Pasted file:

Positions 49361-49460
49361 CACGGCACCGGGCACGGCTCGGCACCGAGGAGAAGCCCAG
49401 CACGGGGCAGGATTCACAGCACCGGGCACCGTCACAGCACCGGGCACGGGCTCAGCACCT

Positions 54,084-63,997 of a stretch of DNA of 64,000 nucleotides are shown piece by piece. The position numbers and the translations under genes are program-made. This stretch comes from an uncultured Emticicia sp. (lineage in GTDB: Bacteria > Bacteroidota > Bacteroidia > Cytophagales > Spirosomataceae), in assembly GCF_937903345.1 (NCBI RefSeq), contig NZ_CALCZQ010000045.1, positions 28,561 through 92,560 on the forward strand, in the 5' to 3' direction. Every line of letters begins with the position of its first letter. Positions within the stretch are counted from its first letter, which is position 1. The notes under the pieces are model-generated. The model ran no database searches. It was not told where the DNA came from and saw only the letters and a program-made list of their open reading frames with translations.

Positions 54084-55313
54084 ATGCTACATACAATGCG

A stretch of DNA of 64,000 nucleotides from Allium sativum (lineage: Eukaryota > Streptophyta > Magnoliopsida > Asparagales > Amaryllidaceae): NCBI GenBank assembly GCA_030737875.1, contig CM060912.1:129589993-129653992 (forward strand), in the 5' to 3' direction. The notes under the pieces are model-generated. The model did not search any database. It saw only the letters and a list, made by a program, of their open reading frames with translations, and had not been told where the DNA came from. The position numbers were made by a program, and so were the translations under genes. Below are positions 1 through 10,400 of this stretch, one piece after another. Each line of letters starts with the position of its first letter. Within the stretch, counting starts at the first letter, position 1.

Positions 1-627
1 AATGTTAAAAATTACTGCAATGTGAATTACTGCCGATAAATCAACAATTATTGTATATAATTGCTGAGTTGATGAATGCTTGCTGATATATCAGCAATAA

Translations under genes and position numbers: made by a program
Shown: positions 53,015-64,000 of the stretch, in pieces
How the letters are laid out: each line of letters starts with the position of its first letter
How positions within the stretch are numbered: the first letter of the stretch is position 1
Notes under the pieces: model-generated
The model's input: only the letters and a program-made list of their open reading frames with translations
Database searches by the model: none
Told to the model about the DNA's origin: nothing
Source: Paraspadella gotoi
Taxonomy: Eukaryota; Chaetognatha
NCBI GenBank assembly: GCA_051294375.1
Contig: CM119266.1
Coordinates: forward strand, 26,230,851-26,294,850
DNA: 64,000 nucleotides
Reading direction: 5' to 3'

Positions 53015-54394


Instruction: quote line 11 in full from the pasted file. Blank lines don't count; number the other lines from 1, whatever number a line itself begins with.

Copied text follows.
Shown: positions 53,015-64,000 of the stretch, in pieces